4.3 Characterization

Current density–voltage (JV) characteristics were measured inside a N2-filled glove box using a source meter (2400, Keithley Instruments) controlled by a LabVIEW program under AM 1.5G (100 mW cm−2) and a Newport solar simulator. Optical microscopic images were captured using an optical microscope (DM4000 M, Leica). The thickness values of the samples were recorded by a DEKTAK XT profilometer. The P3HT:ICBA thin films for the XRD measurements were prepared on quartz to avoid unnecessary diffraction peaks. The XRD measurements were performed using a Philips diffractometer (X’pert PRO MRD) equipped with a Cu Kα source. The absorbance spectra of the P3HT:ICBA films were recorded with a UV-Vis-NIR (near infrared) spectrophotometer (UV-3600, Shimadzu Scientific Instruments). The external quantum efficiency (EQE) spectra were measured by a standard system using a 150 W xenon lamp (Oriel) with a monochromator (Cornerstone 74004) as the monochromatic light source.

Author contributions

YHZ and LM conceived the project. LM, BWL and LLS worked on the setup of the motor-driven, computer-controlled Maobi coating system, and fabricated the large-area solar cells and modules. LM, JCF, FQ and LH worked on the small-area Maobi-coated solar cells and modules. SXX studied the morphology of the active layer using Maobi coating at different temperatures. YYJ and ZFL optimized the formulations of PEDOT:PSS for Maobi coating. LM and YHZ prepared the manuscript. All authors revised the manuscript and approved the submission.

Conflicts of interest

There area no conflicts to declare.


This work is supported by the Recruitment Program of Global Youth Experts, the National Natural Science Foundation of China (Grant No. 21474035 and 51773072), the Vinnova Marie Curie incoming project (2016-04112), the HUST Key Innovation Team for Interdisciplinary Promotion (Grant No. 2016JCTD111), the Open Fund of the State Key Laboratory of Luminescent Materials and Devices (South China University of Technology), and the China Postdoctoral Science Foundation funded project (2016M602289).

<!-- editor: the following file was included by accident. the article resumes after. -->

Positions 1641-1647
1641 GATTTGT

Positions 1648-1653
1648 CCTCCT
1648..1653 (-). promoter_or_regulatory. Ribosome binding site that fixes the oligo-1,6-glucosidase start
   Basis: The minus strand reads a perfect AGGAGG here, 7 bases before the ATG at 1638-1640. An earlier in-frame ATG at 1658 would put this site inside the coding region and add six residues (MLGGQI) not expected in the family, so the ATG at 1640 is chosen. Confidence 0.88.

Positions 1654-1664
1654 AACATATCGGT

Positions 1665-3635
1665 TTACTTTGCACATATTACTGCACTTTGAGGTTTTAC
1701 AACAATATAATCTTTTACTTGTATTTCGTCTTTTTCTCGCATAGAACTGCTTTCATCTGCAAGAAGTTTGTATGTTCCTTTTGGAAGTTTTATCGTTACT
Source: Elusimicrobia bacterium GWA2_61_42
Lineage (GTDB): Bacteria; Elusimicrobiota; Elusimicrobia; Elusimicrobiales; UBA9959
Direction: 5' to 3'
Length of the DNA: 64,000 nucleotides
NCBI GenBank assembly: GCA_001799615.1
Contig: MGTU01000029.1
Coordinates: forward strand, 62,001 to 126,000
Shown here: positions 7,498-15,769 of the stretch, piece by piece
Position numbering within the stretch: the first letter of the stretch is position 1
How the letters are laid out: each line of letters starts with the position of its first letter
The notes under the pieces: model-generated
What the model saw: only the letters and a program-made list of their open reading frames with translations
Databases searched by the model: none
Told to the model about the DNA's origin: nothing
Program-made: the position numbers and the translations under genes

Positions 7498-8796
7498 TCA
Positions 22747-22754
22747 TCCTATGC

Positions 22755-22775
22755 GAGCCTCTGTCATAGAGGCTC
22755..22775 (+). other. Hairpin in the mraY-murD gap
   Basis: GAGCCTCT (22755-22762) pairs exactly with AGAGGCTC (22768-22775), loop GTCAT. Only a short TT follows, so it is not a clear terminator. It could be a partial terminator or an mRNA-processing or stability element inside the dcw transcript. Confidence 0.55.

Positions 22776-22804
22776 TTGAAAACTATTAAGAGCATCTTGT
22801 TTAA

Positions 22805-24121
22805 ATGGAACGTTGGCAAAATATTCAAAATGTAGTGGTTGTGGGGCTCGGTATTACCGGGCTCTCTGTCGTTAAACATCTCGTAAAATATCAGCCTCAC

1. J. Y. Kim, K. Lee, N. E. Coates, D. Moses, T.-Q. Nguyen, M. Dante and A. J. Heeger, Science, 2007, 317, 222–225 CrossRef CAS PubMed.
  2. J. Tong, S. Xiong, Y. Zhou, L. Mao, X. Min, Z. Li, F. Jiang, W. Meng, F. Qin, T. Liu, R. Ge, C. Fuentes-Hernandez, B. Kippelen and Y. Zhou, Mater. Horiz., 2016, 3, 452–459 RSC.
  3. F. Guo, N. Li, V. V. Radmilovic, V. R. Radmilovic, M. Turbiez, E. Spiecker, K. Forberich and C. J. Brabec, Energy Environ. Sci., 2015, 8, 1690–1697 CAS.
  4. F. Zhang, O. Inganäs, Y. Zhou and K. Vandewal, Natl. Sci. Rev., 2016, 3, 222–239 CrossRef.
  5. H. Youn, H. J. Park and L. J. Guo, Small, 2015, 11, 2228–2246 CrossRef CAS PubMed.
  6. F. C. Krebs, Sol. Energy Mater. Sol. Cells, 2009, 93, 394–412 CrossRef CAS.
  7. F. Guo, N. Li, F. W. Fecher, N. Gasparini, C. O. Ramirez Quiroz, C. Bronnbauer, Y. Hou, V. V. Radmilovic, V. R. Radmilovic, E. Spiecker, K. Forberich and C. J. Brabec, Nat. Commun., 2015, 6, 7730 CrossRef PubMed.
  8. S. Kim, H. Kang, S. Hong, J. Lee, S. Lee, B. Park, J. Kim and K. Lee, Adv. Funct. Mater., 2016, 26, 3563–3569 CrossRef CAS.
  9. J. J. van Franeker, S. Kouijzer, X. Lou, M. Turbiez, M. M. Wienk and R. A. J. Janssen, Adv. Energy Mater., 2015, 5, 1500464 CrossRef.
  10. D. Angmo, T. T. Larsen-Olsen, M. Jørgensen, R. R. Søndergaard and F. C. Krebs, Adv. Energy Mater., 2013, 3, 172–175 CrossRef CAS.
  11. T. M. Eggenhuisen, Y. Galagan, A. F. K. V. Biezemans, T. M. W. L. Slaats, W. P. Voorthuijzen, S. Kommeren, S. Shanmugam, J. P. Teunissen, A. Hadipour, W. J. H. Verhees, S. C. Veenstra, M. J. J. Coenen, J. Gilot, R. Andriessen and W. A. Groen, J. Mater. Chem. A, 2015, 3, 7255–7262 CAS.